First, my professional email is on our website, which led to Web creepy crawlers picking it up to spam in the hopes that I would give them access. Our email did not have security features, so all messages made it to the inbox. Once there, I was fooled into clicking on a document that infiltrated my computer.

Related: A new contact lens app with potential to harm the public

How do hackers get in? The most common ways for hackers to gain access are executable files. Word or Excel documents, malicious webpages, Adobe files, and links in social networking posts are all possible threats that may contain malicious ransomware.

These people are tricky-seriously.

As the practice owner, I constantly get UPS and FedEx shipment notifications. The offending email mimicked one of those, and I foolishly clicked on it. So, how do you fix the problem?

We set up our emails using Microsoft Outlook with the help of our practice management software team. They were able to install antivirus scanners to specifically scan our emails as they come in. Now threats are detected immediately and disposed of before we have a chance to click them.

Up next: Consider the cloud


4. Consider the cloud

For many reasons, I elected to have an onsite server. You may wish to consider going to a cloud based electronic health record (EHR) so that the onus is on someone else to maintain the files.

Related: Recovering from a fire in the optometry practice

In addition, there are companies that specialize in offsite cloud backup. We have a group locally that offers backup services-a solution I am now considering.

Up next: Lock it up


5. Lock it up

This event definitely prompted me to reconsider our security at the office. In addition to modifying our backup strategy, installing virus scanners for email, and changing our method for checking emails, we have also locked down Web browsing-some sites are now off-limits on work computers.

Related: Will optometry’s fear of disruptive technology backfire?

Our team is undergoing training about the risks of ransomware and other malicious cyberattacks and how to watch for them. We’re also keeping our antivirus updated.

Up next: Rock stars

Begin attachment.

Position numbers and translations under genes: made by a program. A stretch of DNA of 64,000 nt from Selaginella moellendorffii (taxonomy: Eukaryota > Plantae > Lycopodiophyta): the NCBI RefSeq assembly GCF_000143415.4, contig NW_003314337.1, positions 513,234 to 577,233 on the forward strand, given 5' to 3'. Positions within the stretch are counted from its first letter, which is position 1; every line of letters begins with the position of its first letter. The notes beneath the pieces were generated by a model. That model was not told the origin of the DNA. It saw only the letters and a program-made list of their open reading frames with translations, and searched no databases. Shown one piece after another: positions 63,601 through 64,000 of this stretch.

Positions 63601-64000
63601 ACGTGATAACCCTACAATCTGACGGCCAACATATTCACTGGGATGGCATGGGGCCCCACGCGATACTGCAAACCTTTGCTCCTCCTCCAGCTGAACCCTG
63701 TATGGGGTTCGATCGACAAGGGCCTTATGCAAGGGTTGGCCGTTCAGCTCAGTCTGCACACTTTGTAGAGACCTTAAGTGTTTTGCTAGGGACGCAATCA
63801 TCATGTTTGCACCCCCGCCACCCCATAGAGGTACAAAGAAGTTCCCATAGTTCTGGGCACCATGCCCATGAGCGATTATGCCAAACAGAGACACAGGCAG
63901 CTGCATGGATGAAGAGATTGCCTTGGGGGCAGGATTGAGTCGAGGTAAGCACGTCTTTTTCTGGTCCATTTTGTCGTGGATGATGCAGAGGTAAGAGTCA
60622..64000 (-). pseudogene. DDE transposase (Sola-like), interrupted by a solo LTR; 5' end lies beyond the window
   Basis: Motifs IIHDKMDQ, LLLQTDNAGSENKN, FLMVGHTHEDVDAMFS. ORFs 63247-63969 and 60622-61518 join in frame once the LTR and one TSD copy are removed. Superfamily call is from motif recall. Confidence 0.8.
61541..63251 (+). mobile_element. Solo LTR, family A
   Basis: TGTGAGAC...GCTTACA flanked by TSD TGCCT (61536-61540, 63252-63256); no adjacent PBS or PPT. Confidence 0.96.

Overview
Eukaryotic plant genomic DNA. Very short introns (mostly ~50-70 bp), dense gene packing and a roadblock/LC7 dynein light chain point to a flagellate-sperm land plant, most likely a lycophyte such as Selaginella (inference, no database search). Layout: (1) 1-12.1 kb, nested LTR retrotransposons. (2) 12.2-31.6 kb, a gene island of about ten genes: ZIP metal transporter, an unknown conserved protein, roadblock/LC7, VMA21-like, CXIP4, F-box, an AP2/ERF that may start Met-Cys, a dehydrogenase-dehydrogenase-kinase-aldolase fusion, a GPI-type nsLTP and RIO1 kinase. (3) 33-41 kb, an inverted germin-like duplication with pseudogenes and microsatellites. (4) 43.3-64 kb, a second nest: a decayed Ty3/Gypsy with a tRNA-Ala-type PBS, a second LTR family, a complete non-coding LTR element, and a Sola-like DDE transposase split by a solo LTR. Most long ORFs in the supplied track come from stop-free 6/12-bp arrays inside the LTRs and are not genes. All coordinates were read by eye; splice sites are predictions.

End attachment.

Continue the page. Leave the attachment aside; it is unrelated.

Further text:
6. Rock stars

You need a few of these in your corner. Mine specifically were the folks at my practice management firm who went above and beyond in making sure the attack was quarantined, the temporary server was online, and our email was remotely set up with the virus scanners.

Related: New technology helps IOP measurement

We also had a local company that came and retrieved the server the day after it was compromised, returning it by the end of the second day.

Ultimately, we didn’t actually lose any patient files due to the attack. The ramifications of my mistake were thankfully limited to just a little stress and some extra money to fix it-we were lucky.

Up next: Cyber attacks on the rise


Cyber attacks on the rise

The FBI has reported that ransomware attacks are on the rise. The Cryptolocker strain of ransomware alone stole $27 million in six months from organizations like mine whose files were taken hostage.1

Healthcare practitioners and hospitals are the perfect target. We rely so heavily on our computer systems. Think about losing all of your patient files and not having a backup.

Related: Top 10 practice management mistakes

Did you heart drop? Mine did, and I have only one year of files. Would you pay the ransom? You might be forced to without the proper strategies in place.

Take some time to assess your cybersecurity and make sure all of your backup systems are being utilized. In the end, you’ll be glad you did.


1.Ash M. Ransomware and Health Care: There’s More at Risk Than Just Money. Security Intelligence. 2016 Aug 8. Available at: https://securityintelligence.com/ransomware-and-health-care-theres-more-at-risk-than-just-money/. Accessed 2/22/17.

Read more from Dr. Denton here